Impacts of the activity are:

  1. The VMN Monthly Women’s Hike empowers women to engage with the outdoors and creates an opportunity to build community and connection. Women new to the area have attended and developed quick connections that made them feel more welcomed and supported.
  2. Building relationships with like-minded women. Through these relationships and networking potentially developing more opportunities for collaborations and partnerships for RVMN.
  3. Community awareness of our natural resources and the importance of understanding and protecting them. Participants and leaders share their knowledge of the natural world during the hike and learn from each other.
  4. Building relationship with Roanoke County/ City Recreation.
  5. Providing a safe and educational environment to hike and explore the great outdoors.  Many attendees aren’t comfortable hiking solo, so this group hike allows them to be in nature, learn about the local ecosystems, exercise, and socialize – all things well known to improve people’s health and sense of wellbeing.
  6. Awareness of RVMN and recruitment opportunities for more RVMN volunteers.

As an anecdotal story, one of the participants provided the following after the April, 2023 hike:

“Yesterday I had the great privilege of being on the Explore Park walk with Nancy B.  She is an extraordinary naturalist and leader. She was generous with her knowledge. She was caring. The kind of walk she orchestrated for its older participants was suitable and relaxed. She was knowledgeable, and accessible. She was interested in the participants and took time to ask about their interests and lives and physical abilities as she adjusted the walk to suit the needs of the group.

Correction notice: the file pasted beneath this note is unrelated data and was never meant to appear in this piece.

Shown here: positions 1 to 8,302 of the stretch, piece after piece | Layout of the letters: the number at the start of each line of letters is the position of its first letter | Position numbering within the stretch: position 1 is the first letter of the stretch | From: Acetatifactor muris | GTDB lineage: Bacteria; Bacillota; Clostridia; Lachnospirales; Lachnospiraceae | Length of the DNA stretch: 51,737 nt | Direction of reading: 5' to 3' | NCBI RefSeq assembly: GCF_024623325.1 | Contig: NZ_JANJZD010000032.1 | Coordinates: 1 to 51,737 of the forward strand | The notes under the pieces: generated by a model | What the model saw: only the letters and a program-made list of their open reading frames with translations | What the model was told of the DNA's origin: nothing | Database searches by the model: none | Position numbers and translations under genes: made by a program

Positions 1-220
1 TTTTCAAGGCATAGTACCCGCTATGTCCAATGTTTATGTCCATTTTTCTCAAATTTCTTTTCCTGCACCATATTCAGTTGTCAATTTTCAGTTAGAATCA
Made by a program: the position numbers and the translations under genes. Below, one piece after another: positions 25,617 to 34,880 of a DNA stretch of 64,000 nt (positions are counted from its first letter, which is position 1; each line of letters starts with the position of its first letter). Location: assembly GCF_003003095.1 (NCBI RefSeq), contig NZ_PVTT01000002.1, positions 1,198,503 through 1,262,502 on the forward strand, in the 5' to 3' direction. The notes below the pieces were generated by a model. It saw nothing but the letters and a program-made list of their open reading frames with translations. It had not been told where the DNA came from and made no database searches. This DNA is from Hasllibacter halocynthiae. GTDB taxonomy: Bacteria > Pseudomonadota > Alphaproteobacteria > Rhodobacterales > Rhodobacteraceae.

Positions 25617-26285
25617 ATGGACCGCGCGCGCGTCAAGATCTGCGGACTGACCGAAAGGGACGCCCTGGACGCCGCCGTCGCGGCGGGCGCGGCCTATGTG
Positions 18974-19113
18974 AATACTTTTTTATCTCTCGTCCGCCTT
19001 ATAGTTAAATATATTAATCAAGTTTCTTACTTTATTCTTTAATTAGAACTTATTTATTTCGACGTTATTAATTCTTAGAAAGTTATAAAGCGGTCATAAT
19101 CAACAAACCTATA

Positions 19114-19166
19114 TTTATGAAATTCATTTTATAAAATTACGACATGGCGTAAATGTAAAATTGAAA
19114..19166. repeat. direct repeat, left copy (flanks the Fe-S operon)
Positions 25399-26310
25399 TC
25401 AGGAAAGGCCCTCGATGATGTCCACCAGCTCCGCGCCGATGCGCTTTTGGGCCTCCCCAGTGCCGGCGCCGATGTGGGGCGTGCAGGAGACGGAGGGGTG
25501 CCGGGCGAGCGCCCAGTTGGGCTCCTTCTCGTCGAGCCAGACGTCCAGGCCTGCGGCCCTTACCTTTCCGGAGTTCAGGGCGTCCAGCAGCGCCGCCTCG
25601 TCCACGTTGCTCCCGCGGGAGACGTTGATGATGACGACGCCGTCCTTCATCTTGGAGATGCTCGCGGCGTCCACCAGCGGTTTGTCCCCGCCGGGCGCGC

As an avid birdwatcher, she had her binoculars with her and helped us see birds. She mimicked and identified their calls for us. She shared the apps Merlin, Audubon, and Seek. She showed us how to download these free apps, and how each one worked.  As an older person, that technology and her explanation of it was very helpful to me.

In addition, she understood and explained the woodland: identifying wildflowers and also pointing out invasive species.

She was well acquainted with the various trails and shared the map with us explaining different routes and what we might see as well as what to expect of the terrain.

She is something else. She is the kind of naturalist and educator that all of us wish to be when we meet the public. She was enthusiastic, empathetic, excited and just a rare companion for this women’s walk. Congratulations to the Roanoke Chapter for having her as one of your members.”


Other Activities

Citizen Science:

Bluebird Trail monitoring

Project Feeder Watch (Cornell Lab of Ornithology)

eBird Program (Cornell Lab of Ornithology)

Turkey and Grouse Survey (DWR)

Public Outreach and Education:

Living with Black Bears (DWR)

Providing public education and children’s activities at events like GO Fest, Roanoke’s Earth Day, Salem Farmers Market, Mill Mountain Zoo special days, and other local events on native plants, pollinators, wildlife habitat and invasive plants.

Leading a Nature Walk


Garst Mill Park Native Pollinator Garden

Bottom Creek Gorge

Invasive Plant Removal

McAfee Knob Task Force Ridgerunner

Natural Area Preserve and Public Park Maintenance and Cleanups

Trail Maintenance on the Appalachian Trail